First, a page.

Case questions

Case questions

Order Description

Case questions are comprehensive/descriptive in nature in case analysis. Each question is expected to be within 150 to 200 words. Up to a maximum of 70% of the allocated mark for each question will be assigned for the accuracy and completeness of the answer. Up to a maximum 30% of the mark will be allocated mainly but not limited on the demonstration of the following parameters:

•Structure of the response including clear introductory and concluding remarks with body..
•Showing of examples wherever applicable..
•Drawing graphs wherever applicable..
•Academic evidence supporting the argument..
•Logical flow and smooth transitions between arguments..
•Free of grammar and spelling errors along with appropriate writing style – clear and concise.
Question 1 : 1. Does Louie have a problem, or are the people who made the negative comments about him being too sensitive?
Question2: . What improvements might Louie Need to make to become a truly multicultural manager?

What to Do About Louie?
Louie is the manager of a Mighty Muffler Brake ser-
vice center in the Great Lakes Regions of the United
States. The centers offer a wide range of services for
vehicles  including  muffler  and  exhaust  system
replacement, brake systems, oil change, lubrication,
tune-ups,  and  state  inspection.  Louie’s  branch  is
located close to a busy highway, yet stores and resi-
dential neighborhoods are also close by. His store is
among the chain’s highest-volume and most profit-
able units.
Management at Mighty Muffler is pleased with the
financial  management  of  Louie’s  store,  yet  com-
plaints have  surfaced  about aspects  of his  relation-
ships  with  employees  and  customers.  Emma,  the
human resources and customer services for the com-
pany, was recently poring over the results from cus-
tomer satisfaction cards mailed back to the company.
She found that a few of the customer comments sug-
gested that Louie might have made some inappropri-
ate comments, as reflected in the following feedback:
“You  did  a  wonderful  job  replacing  my  brakes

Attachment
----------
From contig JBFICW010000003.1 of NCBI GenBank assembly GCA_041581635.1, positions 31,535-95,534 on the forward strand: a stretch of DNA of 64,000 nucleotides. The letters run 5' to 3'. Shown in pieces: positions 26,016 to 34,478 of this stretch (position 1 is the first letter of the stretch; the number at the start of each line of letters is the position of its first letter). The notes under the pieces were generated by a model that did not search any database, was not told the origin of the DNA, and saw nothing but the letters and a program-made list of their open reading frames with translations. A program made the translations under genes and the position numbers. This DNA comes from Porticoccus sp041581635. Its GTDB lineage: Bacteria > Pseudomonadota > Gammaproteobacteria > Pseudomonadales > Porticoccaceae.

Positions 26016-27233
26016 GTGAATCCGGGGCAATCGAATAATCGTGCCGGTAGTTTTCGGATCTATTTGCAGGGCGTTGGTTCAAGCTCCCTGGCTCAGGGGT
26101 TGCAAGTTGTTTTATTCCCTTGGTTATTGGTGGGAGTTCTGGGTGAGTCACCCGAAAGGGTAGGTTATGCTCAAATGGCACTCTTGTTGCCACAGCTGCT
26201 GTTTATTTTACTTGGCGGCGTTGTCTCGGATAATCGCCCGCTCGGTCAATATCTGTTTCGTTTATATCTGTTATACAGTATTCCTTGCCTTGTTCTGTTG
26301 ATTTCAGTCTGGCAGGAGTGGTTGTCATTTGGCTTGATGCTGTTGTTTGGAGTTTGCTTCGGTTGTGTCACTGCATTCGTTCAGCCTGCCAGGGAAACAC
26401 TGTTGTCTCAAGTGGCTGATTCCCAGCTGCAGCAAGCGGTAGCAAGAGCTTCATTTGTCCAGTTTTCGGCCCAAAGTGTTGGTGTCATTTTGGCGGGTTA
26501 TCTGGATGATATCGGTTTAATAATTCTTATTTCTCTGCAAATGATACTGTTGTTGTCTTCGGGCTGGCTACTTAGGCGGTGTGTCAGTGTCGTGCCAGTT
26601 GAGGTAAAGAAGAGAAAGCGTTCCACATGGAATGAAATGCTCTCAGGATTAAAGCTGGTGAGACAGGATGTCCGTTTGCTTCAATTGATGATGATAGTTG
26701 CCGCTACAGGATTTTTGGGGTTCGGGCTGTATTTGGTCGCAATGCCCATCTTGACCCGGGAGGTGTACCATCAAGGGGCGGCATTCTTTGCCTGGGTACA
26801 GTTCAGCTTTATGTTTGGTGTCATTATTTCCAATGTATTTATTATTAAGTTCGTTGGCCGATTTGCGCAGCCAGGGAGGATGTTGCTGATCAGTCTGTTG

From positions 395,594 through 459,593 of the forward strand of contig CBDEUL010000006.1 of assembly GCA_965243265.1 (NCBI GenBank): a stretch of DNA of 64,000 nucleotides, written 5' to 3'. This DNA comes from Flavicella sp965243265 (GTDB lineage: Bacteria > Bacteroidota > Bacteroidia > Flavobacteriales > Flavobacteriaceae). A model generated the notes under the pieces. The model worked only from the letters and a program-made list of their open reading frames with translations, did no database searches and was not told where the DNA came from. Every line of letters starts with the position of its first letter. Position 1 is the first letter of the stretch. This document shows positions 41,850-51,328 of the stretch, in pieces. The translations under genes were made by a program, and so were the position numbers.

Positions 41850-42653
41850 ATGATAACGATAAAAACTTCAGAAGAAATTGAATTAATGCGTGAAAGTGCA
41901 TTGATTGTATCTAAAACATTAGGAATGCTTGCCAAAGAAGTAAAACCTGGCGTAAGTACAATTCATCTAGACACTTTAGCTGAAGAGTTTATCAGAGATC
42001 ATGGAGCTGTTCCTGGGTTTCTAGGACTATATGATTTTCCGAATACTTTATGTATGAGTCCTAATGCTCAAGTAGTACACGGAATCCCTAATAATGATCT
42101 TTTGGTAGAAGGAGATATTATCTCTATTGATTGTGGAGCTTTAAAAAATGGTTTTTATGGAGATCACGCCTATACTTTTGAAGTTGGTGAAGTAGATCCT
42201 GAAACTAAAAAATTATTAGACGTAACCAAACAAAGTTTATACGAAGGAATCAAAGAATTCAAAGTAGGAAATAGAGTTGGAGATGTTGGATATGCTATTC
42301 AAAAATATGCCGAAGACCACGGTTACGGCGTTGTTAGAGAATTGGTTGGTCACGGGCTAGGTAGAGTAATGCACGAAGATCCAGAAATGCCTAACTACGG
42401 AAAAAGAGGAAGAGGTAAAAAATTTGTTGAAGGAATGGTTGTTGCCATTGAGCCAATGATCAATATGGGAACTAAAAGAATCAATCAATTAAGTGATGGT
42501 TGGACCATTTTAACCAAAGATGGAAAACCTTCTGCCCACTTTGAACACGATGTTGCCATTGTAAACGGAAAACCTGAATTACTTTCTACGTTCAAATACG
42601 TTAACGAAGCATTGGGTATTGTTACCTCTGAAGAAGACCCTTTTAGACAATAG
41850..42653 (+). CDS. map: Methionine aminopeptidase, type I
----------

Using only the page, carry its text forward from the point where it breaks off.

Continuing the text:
and fixing a rattle in my exhaust system. But the
manager insulted me a little by suggesting that
I talk  over with my husband about whether to
get a new exhaust system now.”
“I have no complaints about the repairs you
made or the price you charged.
However, you better replace that manager of
yours.  He  is  definitely  out  of  touch  with  the
times. My partner and I are proud of our gayness,
so we don’t attempt to hide occasional public dis-
plays of affection. When your manager saw me
giving my partner a light kiss on the cheek, he
asked if we were from San Francisco.”
“When I came back to pick up my car, I had to
wait two hours even though I was told the car
would  be  ready  by  3  p.m.  I  also  found  some
smudge marks on the beige leather seats. When
I complained to the manager, he said, ‘Granny,
watch your blood pressure. It’s not good for a se-
nior  citizen  to  get  too  excited.’  I  was  never  so
Concerned about these comments, Emma sched-
uled a trip to Louie’s store to investigate any possible
problems he might be having in managing cultural
diversity  among  customers  and  employees.  Emma
explained  to  Louie  that  the  home  office  likes  to
make periodic trips to the stores to see now well em-
ployee relations are going, and how well employees
are working together. Louie responded, “Talk to any-
body you want. I may joke a little with the boys and
girls in the shop, but we all get along great.”
In Emma’s mind, her informal chats with work-
ers  at  Louie’s  Mighty  Muffler  suggested  that  em-
ployee relations were generally satisfactory, but she
did find a few troublesome comments. A young Afri-
can American noted that when he does something
particularly well, or Louie agrees with him strongly,
Louie gives him a high five. In contrast, Caucasian
or  Latino  workers  will  receive  a  congratulatory
handshake or a fist bump, respectively.
A  woman  brake  technician  said  that  Louie  is  a
kind-hearted boss but that he is sometimes patroniz-
ing  without  realizing  it.  She  volunteered  this  inci-
dent: “During breaks I sometimes enter the waiting
room area because we have a vending machine up
front that sells small bags of nuts and raisins, which
I particularly like. One day, I was about to enter the
waiting  room  when  Louie  tells  me  to  stay  in  the
back.  He  said  that  there  was  a  Hell’s  Angels–type
guy  waiting  for  his  truck  to  be  repaired,  and  he
probably wouldn’t appreciate it if he thought that a
‘girl’ was working on his truck. How could anybody
be that sexist in today’s world?”
Emma went back to the home  office to discuss
her findings with the CEO and the vice president of
administration. Emma said that Louie is making a
contribution  to  the  firm,  but  that  some  changes
needed to be made. The two other executives agreed
that  Louie  should  become  a  little  more  multicul-
tural,  but  that  they  didn’t  want  to  upset  him  too
much  because  he  could  easily  join  a  competitor.
Emma  concluded,  “So  I  guess  we  need  to  figure
out what to do about Louie.
1.  Does Louie have a problem, or are the people
who  made  the  negative  comments  about  him
being too sensitive?
What improvements might Louie need to make
to become a truly multicultural manager?